Lacking some of the charm of the longer books, this introduction to the world of the Doll People will still cultivate...

THE DOLL PEOPLE'S CHRISTMAS

From the Doll People series

The beloved Doll People series of novels for middle graders extends to a younger audience with this Christmas story.

The Doll family of eight tiny, old-fashioned dolls belongs to a girl named Kate, who has custody of the family-heirloom dolls and their furnished Victorian dollhouse. Her younger sister, Nora, has her own modern, plastic dollhouse with a family of five plastic dolls, the Funcrafts. The dolls move and talk at night when the humans are asleep, and the daughters of the two families, Annabelle Doll and Tiffany Funcraft, are best friends. Annabelle is upset when Kate breaks the angel topper for the tiny dollhouse Christmas tree; this will upset her plans for a traditional Christmas. Further complicating things, Kate and Nora take all the dolls to their own living room and dress them as figures for their family Nativity scene, and minor plot difficulties ensue. Christmas morning brings filled stockings for the doll children, with a new star ornament for the dollhouse Christmas tree. Full-color illustrations and a large trim size create an overall contemporary milieu, in contrast to the black-and-white, nostalgic illustrations in the Doll People chapter books. All the human and doll characters are white; Annabelle Doll’s blue-green hair may well provoke puzzlement.

Lacking some of the charm of the longer books, this introduction to the world of the Doll People will still cultivate younger fans. (Picture book. 4-7)

Pub Date: Sept. 13, 2016

ISBN: 978-1-4847-2339-5

Page Count: 48

Publisher: Disney-Hyperion

Review Posted Online: Aug. 17, 2016

Kirkus Reviews Issue: Sept. 1, 2016

Did you like this book?

No Comments Yet

As ephemeral as a valentine.

LOVE FROM THE CRAYONS

Daywalt and Jeffers’ wandering crayons explore love.

Each double-page spread offers readers a vision of one of the anthropomorphic crayons on the left along with the statement “Love is [color].” The word love is represented by a small heart in the appropriate color. Opposite, childlike crayon drawings explain how that color represents love. So, readers learn, “love is green. / Because love is helpful.” The accompanying crayon drawing depicts two alligators, one holding a recycling bin and the other tossing a plastic cup into it, offering readers two ways of understanding green. Some statements are thought-provoking: “Love is white. / Because sometimes love is hard to see,” reaches beyond the immediate image of a cat’s yellow eyes, pink nose, and black mouth and whiskers, its white face and body indistinguishable from the paper it’s drawn on, to prompt real questions. “Love is brown. / Because sometimes love stinks,” on the other hand, depicted by a brown bear standing next to a brown, squiggly turd, may provoke giggles but is fundamentally a cheap laugh. Some of the color assignments have a distinctly arbitrary feel: Why is purple associated with the imagination and pink with silliness? Fans of The Day the Crayons Quit (2013) hoping for more clever, metaliterary fun will be disappointed by this rather syrupy read.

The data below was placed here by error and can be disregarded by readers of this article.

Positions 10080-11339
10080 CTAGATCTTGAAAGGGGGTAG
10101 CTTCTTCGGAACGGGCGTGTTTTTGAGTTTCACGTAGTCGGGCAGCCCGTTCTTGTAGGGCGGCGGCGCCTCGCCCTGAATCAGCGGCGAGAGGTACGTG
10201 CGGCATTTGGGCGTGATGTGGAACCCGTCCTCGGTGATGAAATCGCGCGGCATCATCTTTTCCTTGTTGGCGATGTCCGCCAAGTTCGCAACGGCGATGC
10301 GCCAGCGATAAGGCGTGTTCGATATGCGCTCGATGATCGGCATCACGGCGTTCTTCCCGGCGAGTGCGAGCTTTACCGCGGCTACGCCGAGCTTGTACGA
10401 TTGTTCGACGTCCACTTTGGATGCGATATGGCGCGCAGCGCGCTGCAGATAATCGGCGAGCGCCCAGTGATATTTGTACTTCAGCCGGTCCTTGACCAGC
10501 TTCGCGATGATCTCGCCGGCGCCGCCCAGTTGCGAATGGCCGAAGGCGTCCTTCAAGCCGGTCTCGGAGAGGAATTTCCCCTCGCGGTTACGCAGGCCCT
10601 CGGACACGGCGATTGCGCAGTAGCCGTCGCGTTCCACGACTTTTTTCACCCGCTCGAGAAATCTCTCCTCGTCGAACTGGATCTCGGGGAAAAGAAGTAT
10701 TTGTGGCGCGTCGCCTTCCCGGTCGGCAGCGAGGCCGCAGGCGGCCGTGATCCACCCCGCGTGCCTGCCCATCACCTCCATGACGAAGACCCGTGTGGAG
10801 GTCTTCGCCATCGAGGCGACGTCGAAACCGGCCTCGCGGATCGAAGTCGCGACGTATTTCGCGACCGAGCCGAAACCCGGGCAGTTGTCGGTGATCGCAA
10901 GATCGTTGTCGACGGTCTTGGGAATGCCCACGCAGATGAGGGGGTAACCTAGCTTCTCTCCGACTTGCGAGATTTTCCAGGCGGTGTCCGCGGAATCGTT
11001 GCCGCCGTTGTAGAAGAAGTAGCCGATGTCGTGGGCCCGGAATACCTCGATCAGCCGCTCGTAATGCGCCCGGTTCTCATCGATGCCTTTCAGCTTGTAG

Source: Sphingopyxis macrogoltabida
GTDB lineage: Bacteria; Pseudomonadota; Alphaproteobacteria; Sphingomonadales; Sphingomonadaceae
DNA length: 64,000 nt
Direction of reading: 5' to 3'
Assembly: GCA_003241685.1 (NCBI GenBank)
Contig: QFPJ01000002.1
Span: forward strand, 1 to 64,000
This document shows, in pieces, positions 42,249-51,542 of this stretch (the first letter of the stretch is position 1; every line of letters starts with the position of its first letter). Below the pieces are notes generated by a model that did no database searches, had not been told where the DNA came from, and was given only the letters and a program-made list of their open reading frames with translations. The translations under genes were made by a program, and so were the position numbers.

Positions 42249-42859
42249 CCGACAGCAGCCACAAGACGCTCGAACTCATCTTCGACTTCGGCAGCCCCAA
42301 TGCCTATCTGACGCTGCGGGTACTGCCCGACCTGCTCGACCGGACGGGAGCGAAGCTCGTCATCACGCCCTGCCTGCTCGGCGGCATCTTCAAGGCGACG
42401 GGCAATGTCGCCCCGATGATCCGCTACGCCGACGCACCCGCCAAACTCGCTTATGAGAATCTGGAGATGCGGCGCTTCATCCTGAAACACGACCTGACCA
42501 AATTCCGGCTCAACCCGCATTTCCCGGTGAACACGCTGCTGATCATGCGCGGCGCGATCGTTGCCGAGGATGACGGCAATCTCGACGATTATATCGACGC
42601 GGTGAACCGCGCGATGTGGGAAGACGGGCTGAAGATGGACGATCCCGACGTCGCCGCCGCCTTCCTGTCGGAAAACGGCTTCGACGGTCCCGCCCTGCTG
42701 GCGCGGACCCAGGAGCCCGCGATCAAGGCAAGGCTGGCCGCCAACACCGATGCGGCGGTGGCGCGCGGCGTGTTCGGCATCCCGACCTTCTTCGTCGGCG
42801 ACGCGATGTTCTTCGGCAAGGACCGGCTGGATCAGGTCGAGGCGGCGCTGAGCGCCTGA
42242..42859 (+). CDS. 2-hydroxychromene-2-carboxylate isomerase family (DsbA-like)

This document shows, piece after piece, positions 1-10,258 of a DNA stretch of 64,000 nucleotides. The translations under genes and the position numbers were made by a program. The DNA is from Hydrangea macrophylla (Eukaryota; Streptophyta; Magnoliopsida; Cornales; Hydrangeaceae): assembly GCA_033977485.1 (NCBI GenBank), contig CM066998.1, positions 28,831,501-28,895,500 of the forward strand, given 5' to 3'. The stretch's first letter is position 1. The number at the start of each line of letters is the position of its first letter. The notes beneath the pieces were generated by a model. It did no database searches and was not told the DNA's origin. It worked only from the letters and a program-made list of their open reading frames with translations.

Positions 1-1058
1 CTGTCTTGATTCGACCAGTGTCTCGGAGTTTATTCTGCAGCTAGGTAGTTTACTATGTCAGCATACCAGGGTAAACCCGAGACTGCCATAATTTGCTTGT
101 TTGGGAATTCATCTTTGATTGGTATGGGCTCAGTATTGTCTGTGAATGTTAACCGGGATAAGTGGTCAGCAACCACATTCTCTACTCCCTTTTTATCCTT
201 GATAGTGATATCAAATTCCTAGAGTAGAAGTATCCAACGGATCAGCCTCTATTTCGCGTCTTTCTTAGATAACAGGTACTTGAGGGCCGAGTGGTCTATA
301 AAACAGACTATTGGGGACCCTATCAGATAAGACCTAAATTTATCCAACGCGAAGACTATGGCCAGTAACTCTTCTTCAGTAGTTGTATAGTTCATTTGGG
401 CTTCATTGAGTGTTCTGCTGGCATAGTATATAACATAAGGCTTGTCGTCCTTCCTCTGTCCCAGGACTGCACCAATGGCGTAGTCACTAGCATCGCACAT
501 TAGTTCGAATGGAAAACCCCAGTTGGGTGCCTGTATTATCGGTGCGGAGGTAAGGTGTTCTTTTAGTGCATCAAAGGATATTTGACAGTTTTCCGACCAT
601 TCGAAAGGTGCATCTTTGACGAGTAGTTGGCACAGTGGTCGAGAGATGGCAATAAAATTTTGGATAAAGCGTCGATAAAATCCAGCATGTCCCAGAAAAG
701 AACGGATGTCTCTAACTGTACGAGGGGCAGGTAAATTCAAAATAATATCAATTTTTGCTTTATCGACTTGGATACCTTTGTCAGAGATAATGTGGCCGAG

As ephemeral as a valentine. (Picture book. 4-6)

Pub Date: Dec. 24, 2019

ISBN: 978-1-5247-9268-8

Page Count: 32

Publisher: Penguin Workshop

Review Posted Online: Feb. 2, 2021

Did you like this book?

No Comments Yet

ALWAYS MORE LOVE

An interactive book works to get its titular message across to readers.

The narrator, an anthropomorphic cartoon heart with big eyes and stick arms and legs, is nothing if not exuberant in its attempts, clumsy and cloying as they may be. “I love you so much, / but there’s more in my heart. / How is that possible? / Well, where do I start? // Now move in close, and you will see / just how much you mean to me. // My love is huge—below, above. / As you can tell, there’s always more love!” The page following the instruction to move in shows a close-up of the top of the heart and its eyes, one stick arm pointing skyward, though despite the admonition “you can tell,” readers will glean nothing about love from this picture. À la Hervé Tullet, the book prompts readers to act, but the instructions can sometimes be confusing (see above) and are largely irrelevant to the following spread, supposedly triggered by the suggested actions. The heart, suddenly supplied with a painter’s palette and a beret and surrounded by blobs of color, instructs readers to “Shake the book to see what I can be.” The page turn reveals hearts of all different colors, one rainbow-striped, and then different shapes. Most troublingly, the heart, who is clearly meant to be a stand-in for loved ones, states, “I’m always here for you,” which for too many children is heartbreakingly not true.

Skip. (Picture book. 4-7)

Pub Date: Jan. 1, 2020

ISBN: 978-1-7282-1376-7

Page Count: 40

Publisher: Sourcebooks Jabberwocky

Review Posted Online: Oct. 13, 2019

Kirkus Reviews Issue: Nov. 1, 2019

Did you like this book?

No Comments Yet
more